Soft Adventures: Gardens and State Parks

Circle Wisconsin, Outdoor & Adventure

From beautiful botanical gardens to beloved state parks, Wisconsin offers plenty for the nature-lover to see and do

Is your group excited to experience Wisconsin’s natural beauty but less thrilled at the prospect of rigorous hikes or hundreds of stairs? The state features numerous attractions that qualify as “soft adventures”—ways to explore lush gardens and travel along rivers without the physical stress of extensive walking or climbing.

Top 3 Wisconsin Botanical Gardens:

  • Rotary Botanical Gardens
  • Green Bay Botanical Gardens
  • Boerner Botanical Gardens

Wisconsin’s state park system is intersected by hundreds of hiking trails, but there’s an equally deep network of less-rugged nature experiences: botanical gardens. These attractions feature acres of natural beauty and wildlife without the need for a backpack. Consider Janesville’s Rotary Botanical Gardens, a 20-acre property that showcases plants from Japan, Italy and France in lushly landscaped themed areas. Groups of 15 or more can arrange a guided tour that includes a walk through 24 distinctive gardens and exploration of horticulture around the globe.

All of northeast Wisconsin’s seasons are captured on the 47 acres of the Green Bay Botanical Gardens. Groups with a tight itinerary can see the property’s highlights (which include the Vanderperren English Cottage Garden, Kress Oval Garden and Larsen Orchard) within an hour, while a more leisurely “Gardener’s Delight Tour” takes two hours and covers approximately two miles.

Green Bay Botanical Garden

Green Bay Botanical Garden

Farther south, the Paine Art Center and Gardens in Oshkosh includes 20 themed areas across four acres that surround an English country mansion. Paved walkways pass by elegant fountains, sculptures and impeccably manicured beds that recall the elegant British estates of the 19th century. Meanwhile, 40 acres of beauty await at Boerner Botanical Gardens in Milwaukee. With more than 500 varieties of roses, wetlands, herb gardens and one of the state’s largest crabapple collections, it’s hard to pick a favorite bloom.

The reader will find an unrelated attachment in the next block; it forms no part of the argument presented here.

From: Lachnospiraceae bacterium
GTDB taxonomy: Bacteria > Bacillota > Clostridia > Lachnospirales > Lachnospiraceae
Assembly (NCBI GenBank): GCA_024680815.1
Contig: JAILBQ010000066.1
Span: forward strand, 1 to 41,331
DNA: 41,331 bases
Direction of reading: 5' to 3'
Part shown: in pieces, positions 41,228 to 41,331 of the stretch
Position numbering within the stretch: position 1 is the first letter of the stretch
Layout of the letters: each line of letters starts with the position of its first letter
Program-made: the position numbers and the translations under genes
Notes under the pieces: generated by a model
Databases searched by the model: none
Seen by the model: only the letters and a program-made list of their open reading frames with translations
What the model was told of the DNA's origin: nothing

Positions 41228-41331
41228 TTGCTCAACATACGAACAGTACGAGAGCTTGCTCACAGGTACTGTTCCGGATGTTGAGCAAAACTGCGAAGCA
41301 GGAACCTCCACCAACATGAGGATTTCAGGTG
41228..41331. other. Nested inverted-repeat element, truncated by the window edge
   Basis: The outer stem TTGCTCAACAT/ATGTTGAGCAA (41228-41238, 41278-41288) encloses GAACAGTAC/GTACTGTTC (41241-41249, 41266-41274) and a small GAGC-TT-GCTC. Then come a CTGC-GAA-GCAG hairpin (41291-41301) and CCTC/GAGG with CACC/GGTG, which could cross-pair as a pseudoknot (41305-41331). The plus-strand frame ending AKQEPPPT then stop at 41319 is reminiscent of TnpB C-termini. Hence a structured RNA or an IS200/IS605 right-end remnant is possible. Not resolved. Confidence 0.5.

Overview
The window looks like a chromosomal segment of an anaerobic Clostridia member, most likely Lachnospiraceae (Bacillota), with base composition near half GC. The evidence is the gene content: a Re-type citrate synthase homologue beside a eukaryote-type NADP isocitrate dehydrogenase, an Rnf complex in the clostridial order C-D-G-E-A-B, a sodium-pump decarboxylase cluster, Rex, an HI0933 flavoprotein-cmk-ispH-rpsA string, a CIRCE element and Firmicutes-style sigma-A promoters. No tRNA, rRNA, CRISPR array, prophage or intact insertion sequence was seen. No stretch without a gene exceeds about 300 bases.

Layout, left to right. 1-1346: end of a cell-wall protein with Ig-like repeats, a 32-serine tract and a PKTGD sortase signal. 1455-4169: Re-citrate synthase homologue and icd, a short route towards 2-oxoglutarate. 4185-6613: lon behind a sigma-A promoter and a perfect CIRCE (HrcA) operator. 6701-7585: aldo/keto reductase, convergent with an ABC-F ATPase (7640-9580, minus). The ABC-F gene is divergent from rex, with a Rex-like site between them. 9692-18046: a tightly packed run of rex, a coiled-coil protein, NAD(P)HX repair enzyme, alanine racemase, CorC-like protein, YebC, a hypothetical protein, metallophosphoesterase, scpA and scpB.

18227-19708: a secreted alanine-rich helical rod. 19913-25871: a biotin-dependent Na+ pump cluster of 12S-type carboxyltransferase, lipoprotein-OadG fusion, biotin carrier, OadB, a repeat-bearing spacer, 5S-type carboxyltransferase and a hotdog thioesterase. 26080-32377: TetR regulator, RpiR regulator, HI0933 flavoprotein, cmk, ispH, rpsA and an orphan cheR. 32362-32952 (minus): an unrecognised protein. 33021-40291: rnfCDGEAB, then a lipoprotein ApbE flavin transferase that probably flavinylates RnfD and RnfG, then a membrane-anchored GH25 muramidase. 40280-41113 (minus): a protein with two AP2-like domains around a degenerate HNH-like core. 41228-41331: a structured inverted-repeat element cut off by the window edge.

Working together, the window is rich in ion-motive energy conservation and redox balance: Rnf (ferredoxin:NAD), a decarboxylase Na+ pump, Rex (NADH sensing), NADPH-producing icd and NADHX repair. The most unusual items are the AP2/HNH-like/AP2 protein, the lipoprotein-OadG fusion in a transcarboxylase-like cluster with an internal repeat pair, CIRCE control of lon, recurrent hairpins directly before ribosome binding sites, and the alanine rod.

Remain in the city and consider an excursion to the Milwaukee County Zoo, where your group will be transported from an African savannah to the Australian Outback within hundreds of feet. Notable areas spotlight South American penguins, tropical fish and mammals of the American West, while the Herb and Nada Mahler Family Aviary houses over 60 bird species.



Covered bridge at Amnicon Falls

Wisconsin’s Best State Parks

Wisconsin’s extensive state park system offers short hiking excursions and stunning scenery of the area’s lakes and Driftless Area landmarks. Devil’s Lake State Park just south of Baraboo is the most-visited park in the system. Over 29 miles of hiking trails offer magnificent views of prehistoric quartzite bluffs that overlook the 360-acre lake, and ample beachfront available for a relaxing sunbathing session. Easy trails include the Johnson Moraine Loop, which winds through the grassy moraine environment caused by the last ice age, and the Grottos Trail, which offers natural air conditioning during hot summer days.

Located at the confluence of the Mississippi and Wisconsin Rivers and close to historic Prairie du Chien, Wyalusing State Park (which translates to “home of the warrior”) features numerous hiking trails and nature activities. The park’s picnic facilities and trails are especially attractive in autumn, when the region’s trees begin to turn brilliant shades of red and orange. The park is also a one of the state’s birdwatching hubs; groups can embark on a short guided adventure to spot yellow-throated warblers, bald eagles and wild turkeys.

Northern Wisconsin is home to some of the Midwest’s most accessible waterfalls. Groups in the Superior area seeking an excellent photo opportunity should venture to Amnicon Falls State Park. Your group can view the series of waterfalls from foot trails or a historic bridge that crosses the Amnicon River. A friendly tour guide can explain the falls were created from ancient earthquakes and lava flows that resulted in deep ridges and dramatic fractures on the Earth’s surface.

For more travel ideas, download our current issue of Leisure Travel Guide.


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